In this world of neighborhood covenants, where aesthetic-obsessed homeowners deprive grandmas of swamp coolers, City Councilman Tom Gallagher's yard is a fossil.
The house at 1724 Armstrong Ave. is a throwback to the days when you could simply toss your trash out the back door, sprinkle your lawn with car parts and start a dandelion farm out front.
This is his land, gosh darn it!
Well, actually, it's not. Gallagher rents. And judging by the five Code Enforcement violations issued to his address since 2004, he's not the perfect tenant.
Officer Jeff Robinson listed "Misc. wood, metal, auto parts, tires, and signs" in his June case report on the Gallagher house.
In a report from a February 2006 violation, Officer MaryJane Lujan states, "Rental property is a mess with overflowing garbage containers and some scattered garbage again REMOVE ALL Garbage."
Another Lujan report from October 2005 states, "Entire front & side yards full of scattered garbage, bags of garbage, at least 9-10 containers not emptied, diapers, food, milk bottles, and misc. R & D [rubble and debris] in entire yard."
No doubt Gallagher's filthy ways have caused problems for the current and previous owner of the house. The homeowner is held responsible for the condition of the property.
On an unannounced visit Monday to his home, the Indy asked Gallagher to explain his repeat violations. Standing shirtless at his front door, Gallagher said the problems with his property stem from problems with his 17-year-old son, Tommy.
"The yard's his baby," Gallagher said, pointing a tattooed arm at his husky son. "Obviously my son's definition of clean is not in line with other people's."
Faced with his father's accusations, Tommy was defensive and said he was busy with the laundry. He blamed the mess on his 9-year-old sister.
The Gallaghers also frequently watch their 3-year-old grandson, whose toys are scattered across the yard.
Gallagher's wife suffered a stroke in January, but Gallagher was able to continue campaigning and win re-election in April to a second term on City Council. He concedes the family's hard times are "no excuse."
Councilman Jerry Heimlicher says elected officials should expect their mistakes to be exposed by the press.
"I think we have to hold ourselves to a higher standard," Heimlicher says. "We have to be conscious (that) anything and everything we do is subject to public scrutiny."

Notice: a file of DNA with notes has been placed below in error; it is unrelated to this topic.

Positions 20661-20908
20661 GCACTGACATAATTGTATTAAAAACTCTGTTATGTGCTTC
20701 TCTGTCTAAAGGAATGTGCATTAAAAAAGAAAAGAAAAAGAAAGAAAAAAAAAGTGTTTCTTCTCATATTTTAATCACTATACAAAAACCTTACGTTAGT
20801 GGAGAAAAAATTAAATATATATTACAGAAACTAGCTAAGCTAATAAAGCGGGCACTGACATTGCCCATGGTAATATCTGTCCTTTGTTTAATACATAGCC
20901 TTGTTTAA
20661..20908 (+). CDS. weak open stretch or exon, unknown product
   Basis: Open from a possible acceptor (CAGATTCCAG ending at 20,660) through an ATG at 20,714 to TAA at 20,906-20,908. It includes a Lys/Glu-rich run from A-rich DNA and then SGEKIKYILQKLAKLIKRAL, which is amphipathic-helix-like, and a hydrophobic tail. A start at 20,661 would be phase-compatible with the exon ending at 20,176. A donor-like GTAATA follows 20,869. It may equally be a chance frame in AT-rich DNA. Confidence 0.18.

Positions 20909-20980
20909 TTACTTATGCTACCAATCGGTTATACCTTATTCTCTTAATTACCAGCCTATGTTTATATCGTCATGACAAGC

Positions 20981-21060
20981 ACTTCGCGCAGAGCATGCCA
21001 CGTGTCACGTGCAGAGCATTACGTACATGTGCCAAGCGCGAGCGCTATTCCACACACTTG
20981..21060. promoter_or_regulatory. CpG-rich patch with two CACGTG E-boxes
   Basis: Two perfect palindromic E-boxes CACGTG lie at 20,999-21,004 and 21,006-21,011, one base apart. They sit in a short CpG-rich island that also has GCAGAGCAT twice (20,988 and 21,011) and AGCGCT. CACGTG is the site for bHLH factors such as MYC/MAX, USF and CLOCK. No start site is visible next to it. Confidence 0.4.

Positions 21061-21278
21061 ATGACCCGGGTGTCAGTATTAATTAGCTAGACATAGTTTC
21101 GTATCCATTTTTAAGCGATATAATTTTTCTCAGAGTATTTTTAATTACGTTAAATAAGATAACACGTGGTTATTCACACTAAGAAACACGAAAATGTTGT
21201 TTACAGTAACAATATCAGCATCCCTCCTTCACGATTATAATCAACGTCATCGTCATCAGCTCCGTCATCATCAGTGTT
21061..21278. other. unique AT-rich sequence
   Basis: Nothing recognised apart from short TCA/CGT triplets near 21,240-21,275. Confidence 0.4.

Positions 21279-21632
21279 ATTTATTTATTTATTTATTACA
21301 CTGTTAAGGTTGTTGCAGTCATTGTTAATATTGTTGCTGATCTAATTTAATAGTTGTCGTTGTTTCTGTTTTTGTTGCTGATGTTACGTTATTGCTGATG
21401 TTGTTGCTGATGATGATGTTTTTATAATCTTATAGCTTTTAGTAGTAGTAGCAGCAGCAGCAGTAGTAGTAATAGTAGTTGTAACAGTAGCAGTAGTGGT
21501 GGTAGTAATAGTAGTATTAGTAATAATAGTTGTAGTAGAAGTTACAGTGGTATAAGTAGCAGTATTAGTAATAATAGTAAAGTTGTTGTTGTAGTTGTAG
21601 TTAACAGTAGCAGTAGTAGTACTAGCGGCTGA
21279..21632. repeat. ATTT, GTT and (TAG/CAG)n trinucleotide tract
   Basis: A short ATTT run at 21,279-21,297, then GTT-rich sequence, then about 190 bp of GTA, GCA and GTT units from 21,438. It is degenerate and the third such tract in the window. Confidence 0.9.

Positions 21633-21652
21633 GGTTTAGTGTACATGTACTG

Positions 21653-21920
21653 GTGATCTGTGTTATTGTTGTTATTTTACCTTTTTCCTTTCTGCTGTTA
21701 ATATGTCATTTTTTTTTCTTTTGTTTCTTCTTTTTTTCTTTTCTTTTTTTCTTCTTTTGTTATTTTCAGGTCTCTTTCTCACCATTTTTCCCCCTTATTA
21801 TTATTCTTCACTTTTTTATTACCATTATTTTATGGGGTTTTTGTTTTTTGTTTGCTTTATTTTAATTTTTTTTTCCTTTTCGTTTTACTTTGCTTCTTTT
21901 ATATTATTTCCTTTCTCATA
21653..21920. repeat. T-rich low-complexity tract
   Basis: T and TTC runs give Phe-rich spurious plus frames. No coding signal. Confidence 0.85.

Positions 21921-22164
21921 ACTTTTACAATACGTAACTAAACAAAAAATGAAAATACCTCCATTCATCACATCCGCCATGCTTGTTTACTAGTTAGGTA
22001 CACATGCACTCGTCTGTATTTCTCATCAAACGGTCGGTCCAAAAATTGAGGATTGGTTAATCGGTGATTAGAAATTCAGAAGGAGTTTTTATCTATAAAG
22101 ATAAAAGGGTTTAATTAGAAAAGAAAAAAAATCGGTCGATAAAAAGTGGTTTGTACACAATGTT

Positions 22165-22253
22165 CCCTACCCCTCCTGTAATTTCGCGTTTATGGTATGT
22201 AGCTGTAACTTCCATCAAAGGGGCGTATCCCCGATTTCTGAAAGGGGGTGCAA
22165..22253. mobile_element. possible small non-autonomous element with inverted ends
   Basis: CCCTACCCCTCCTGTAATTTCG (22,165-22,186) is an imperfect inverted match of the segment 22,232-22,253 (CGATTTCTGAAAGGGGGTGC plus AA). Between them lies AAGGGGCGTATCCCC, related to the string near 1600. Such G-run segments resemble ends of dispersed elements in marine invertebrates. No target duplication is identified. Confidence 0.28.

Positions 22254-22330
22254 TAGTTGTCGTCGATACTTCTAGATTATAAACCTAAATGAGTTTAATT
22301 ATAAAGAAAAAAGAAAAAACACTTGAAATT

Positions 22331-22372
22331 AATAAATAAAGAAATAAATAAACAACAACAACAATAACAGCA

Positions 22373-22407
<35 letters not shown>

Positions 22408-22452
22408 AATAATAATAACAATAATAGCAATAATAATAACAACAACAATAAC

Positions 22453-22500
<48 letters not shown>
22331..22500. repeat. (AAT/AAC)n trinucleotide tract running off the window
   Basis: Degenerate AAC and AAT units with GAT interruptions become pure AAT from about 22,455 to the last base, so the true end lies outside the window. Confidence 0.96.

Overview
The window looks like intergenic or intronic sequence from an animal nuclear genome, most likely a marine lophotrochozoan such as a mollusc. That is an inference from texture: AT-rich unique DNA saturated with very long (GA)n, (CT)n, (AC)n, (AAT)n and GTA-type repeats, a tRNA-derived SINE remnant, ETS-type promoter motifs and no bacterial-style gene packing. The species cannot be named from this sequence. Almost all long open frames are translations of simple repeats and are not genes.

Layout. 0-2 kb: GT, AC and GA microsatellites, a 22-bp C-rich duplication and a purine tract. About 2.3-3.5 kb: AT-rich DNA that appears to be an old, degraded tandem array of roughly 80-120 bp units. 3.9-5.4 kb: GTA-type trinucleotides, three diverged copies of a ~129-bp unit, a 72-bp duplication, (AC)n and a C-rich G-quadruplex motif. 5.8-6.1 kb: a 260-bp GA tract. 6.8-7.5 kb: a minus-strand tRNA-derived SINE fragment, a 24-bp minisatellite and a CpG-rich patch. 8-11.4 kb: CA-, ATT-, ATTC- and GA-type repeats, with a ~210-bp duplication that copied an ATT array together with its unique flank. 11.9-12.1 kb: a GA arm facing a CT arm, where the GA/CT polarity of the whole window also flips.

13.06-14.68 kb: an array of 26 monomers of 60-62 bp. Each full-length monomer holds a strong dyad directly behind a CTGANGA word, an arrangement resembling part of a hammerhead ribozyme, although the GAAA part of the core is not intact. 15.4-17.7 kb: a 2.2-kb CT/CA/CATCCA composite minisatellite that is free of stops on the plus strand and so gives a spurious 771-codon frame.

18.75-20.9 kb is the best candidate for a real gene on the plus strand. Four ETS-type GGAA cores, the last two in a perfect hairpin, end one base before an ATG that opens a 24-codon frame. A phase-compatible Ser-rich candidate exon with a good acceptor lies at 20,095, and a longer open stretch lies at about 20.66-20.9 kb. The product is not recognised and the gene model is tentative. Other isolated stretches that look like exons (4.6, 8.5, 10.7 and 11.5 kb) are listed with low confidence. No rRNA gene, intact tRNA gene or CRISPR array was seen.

Gallagher's lack of good housekeeping has soured his relationship with neighbors. Next-door neighbor Mark Stanley says he's fed-up with Gallagher's mess.
"(Gallagher) said, "I want to turn this into a world-class city,'" Stanley said dryly. "He ought to start with his yard."
Stanley recently built a 6-foot-tall wood fence to separate his property from the Gallagher residence. Also, Stanley said he and his family have complained to Code Enforcement about the Gallagher house multiple times.
The Stanleys aren't fancy people. Mark Stanley retired from construction due to disability. His wife is a factory worker. The Stanley house has its fair share of random machinery, but the yard is neat and decorated with flowerbeds. The lawn is healthy. The trash is picked up.
It's the norm for this working-class neighborhood (though a few houses down the street are in disrepair).
Stanley says he doesn't expect the Gallaghers to take up landscaping as a hobby. He just wants them to mow their lawn and pick up their trash.
"He hasn't had (his trash) picked up in three weeks," Stanley said, turning his nose at the stench.
Bestway Disposal confirmed it had been picking up trash for Gallagher since early 2006, but a representative said service at the house was halted from the beginning of June through June 25. Not that you had to take the company's word for it.
Monday, there were a total of seven full trashcans outside the house, and a couple empty ones within view. A pizza box and an empty can of Big K soda rested in the gutter. And that's just the beginning of the councilman's problems.
Gallagher's backyard was littered with political signs, garbage, tires, toys and a car hood. An older-model car was wedged into a half-open garage door; a second garage door was ajar, revealing an overflow of storage.
Behind a buffer of long purple flowers, Gallagher's front yard held a bounty of toys, junk and weeds.
One neighbor, who did not wish to be identified, said, "I think it's a shame the way the yard is. I'm 93 years old and I do my yard better."
Other neighbors said that Gallagher's problems don't end at his property line.
"There is a disregard for city ordinances and laws within his own family," Kenn Eichler, who lives across the street, said.
Eichler noted that Gallagher's children were "shooting off fireworks, things that fly in the air" on the street this week, shortly before the Fourth of July.
Eichler didn't see Gallagher on the street with the children, but noticed the councilman's car parked in the driveway. Fireworks are illegal in Colorado Springs.
The neighbors share one more opinion: This is Gallagher's fault, not his wife's. Gallagher's other half seems well-liked in the neighborhood.
"(Gallagher's wife) had a stroke. She's not well. She's on a walker. She's always been the one to do the yard," neighbor Skipper Byran said.
Neighbors agree: Gallagher has never been seen doing yard work.
After being confronted with the problem, Gallagher seemed moved. As the front-porch meeting came to an end, Tommy came running out the door dressed to do yard work. He gripped the lawn-mower handle with purpose.
Gallagher lamented that it had to take a reporter coming to the home to motivate his son to clean the yard.
But Tommy's resolve may not have been long-lasting.
As the Gallagher house disappeared in the rearview mirror, Tommy had already ducked back into the house. firstname.lastname@example.org
Editor's note: The Stanley family mentioned in the story is not related to the reporter.